The period of notice that you are required to give or be given
Any special or unusual terms
There is a special format required for this contract.
It is a good idea to have an employment lawyer check over this contract before signing.
As an employee you will usually have to pay tax and social security payments. The amount of tax depends upon your earnings.
Social security and tax will be deducted from your salary. Social Security deduction will be around 6-7% and tax deduction depends of the level of your salary and family circumstances.
After you have been employed for a minimum of one year (or sooner if it is agreed in your contract) you are entitled to a minimum of 30 days' paid holiday per year.
If your employer has a grievance about your conduct they must raise it with you, verbally to start with. Each employer must have a written policy as to how such complaints are to be dealt with. They must then follow that policy. If there is no such policy, a default policy applies.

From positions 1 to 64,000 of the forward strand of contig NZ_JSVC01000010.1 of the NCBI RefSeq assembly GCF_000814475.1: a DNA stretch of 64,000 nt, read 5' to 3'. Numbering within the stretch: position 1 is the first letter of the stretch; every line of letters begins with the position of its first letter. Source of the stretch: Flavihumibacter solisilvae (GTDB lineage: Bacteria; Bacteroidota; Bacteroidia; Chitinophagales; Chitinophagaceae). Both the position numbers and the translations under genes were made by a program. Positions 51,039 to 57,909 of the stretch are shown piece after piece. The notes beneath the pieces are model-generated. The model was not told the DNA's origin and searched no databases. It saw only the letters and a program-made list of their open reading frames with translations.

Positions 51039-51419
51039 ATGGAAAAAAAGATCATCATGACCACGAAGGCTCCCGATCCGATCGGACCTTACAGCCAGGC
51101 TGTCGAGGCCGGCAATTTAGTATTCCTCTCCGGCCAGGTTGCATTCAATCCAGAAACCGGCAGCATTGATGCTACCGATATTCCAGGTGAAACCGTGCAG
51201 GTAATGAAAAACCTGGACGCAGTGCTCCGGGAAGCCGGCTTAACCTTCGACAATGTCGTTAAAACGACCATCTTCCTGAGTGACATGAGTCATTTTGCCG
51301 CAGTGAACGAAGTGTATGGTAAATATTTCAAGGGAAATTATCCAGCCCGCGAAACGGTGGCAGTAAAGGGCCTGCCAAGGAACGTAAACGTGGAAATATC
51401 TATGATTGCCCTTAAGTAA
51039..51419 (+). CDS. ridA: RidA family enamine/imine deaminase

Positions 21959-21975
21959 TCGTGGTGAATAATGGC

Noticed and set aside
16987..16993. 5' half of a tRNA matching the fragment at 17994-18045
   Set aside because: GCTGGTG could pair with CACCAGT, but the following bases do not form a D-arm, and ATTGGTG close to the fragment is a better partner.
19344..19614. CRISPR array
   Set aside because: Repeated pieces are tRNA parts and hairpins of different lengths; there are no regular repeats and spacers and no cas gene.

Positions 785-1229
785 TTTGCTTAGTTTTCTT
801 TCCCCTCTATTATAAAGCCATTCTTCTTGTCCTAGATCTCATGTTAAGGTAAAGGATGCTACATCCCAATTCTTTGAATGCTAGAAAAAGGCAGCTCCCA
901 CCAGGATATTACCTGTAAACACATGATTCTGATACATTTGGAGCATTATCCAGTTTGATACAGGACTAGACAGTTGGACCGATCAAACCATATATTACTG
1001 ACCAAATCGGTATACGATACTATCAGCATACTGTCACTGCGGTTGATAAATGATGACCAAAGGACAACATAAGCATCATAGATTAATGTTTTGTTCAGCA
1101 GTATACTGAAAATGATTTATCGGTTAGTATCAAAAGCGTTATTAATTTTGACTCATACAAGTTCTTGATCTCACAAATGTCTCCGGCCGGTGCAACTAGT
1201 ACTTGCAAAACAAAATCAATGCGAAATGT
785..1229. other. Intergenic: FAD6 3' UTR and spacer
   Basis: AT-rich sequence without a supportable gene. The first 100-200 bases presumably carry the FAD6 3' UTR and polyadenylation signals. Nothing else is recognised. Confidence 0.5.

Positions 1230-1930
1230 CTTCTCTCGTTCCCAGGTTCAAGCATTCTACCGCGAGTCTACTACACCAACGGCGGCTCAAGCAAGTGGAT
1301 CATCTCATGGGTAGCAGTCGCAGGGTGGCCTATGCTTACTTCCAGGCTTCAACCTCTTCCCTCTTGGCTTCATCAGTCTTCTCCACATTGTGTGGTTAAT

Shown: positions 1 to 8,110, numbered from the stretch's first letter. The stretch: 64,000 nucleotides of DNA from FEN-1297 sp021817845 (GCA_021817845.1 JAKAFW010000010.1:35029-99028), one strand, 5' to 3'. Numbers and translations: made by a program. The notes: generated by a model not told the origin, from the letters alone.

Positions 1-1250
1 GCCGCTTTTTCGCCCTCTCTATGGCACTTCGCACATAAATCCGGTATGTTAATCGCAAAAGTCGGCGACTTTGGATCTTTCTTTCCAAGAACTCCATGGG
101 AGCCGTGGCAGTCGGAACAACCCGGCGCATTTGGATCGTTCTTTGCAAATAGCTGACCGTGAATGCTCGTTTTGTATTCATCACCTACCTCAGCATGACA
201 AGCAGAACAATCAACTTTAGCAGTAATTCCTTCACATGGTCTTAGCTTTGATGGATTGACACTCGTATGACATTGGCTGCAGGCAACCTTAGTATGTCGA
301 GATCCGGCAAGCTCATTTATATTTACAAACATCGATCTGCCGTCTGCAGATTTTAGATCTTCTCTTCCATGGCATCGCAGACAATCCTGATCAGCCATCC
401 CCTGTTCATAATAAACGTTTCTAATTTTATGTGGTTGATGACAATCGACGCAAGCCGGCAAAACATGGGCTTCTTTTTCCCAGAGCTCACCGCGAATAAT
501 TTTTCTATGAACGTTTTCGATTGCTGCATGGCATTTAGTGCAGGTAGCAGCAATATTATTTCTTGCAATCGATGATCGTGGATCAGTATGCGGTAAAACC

If the company decides to dismiss you, they have the obligation of communicating this to you in writing, and they must clearly state in the document the reason why you are being dismissed, so you are aware of it and are able to make your argument against it.
This must be done with 15 days' notice. If they don't give the required notice, the company must compensate the employee for the 15 days.
If the employee disagrees with the reasons of dismissal, he or she can start a process for declaring it 'unfair dismissal'. If they are successful, the compensation that can be claimed is 33 days' salary per year worked in the company.